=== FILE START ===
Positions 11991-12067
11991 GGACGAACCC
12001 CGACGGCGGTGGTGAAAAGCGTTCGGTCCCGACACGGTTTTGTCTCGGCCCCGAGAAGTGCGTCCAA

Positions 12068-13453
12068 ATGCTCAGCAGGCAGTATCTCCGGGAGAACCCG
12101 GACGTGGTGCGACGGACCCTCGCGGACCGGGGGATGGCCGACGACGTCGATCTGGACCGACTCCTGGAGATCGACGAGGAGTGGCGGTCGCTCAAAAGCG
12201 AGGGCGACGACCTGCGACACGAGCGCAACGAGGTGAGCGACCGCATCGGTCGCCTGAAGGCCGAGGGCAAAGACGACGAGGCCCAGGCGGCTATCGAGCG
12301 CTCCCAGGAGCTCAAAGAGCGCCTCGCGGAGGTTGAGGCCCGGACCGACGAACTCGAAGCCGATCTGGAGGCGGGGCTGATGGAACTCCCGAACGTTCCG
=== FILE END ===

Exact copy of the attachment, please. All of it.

Positions 11991-12067
11991 GGACGAACCC
12001 CGACGGCGGTGGTGAAAAGCGTTCGGTCCCGACACGGTTTTGTCTCGGCCCCGAGAAGTGCGTCCAA

Positions 12068-13453
12068 ATGCTCAGCAGGCAGTATCTCCGGGAGAACCCG
12101 GACGTGGTGCGACGGACCCTCGCGGACCGGGGGATGGCCGACGACGTCGATCTGGACCGACTCCTGGAGATCGACGAGGAGTGGCGGTCGCTCAAAAGCG
12201 AGGGCGACGACCTGCGACACGAGCGCAACGAGGTGAGCGACCGCATCGGTCGCCTGAAGGCCGAGGGCAAAGACGACGAGGCCCAGGCGGCTATCGAGCG
12301 CTCCCAGGAGCTCAAAGAGCGCCTCGCGGAGGTTGAGGCCCGGACCGACGAACTCGAAGCCGATCTGGAGGCGGGGCTGATGGAACTCCCGAACGTTCCG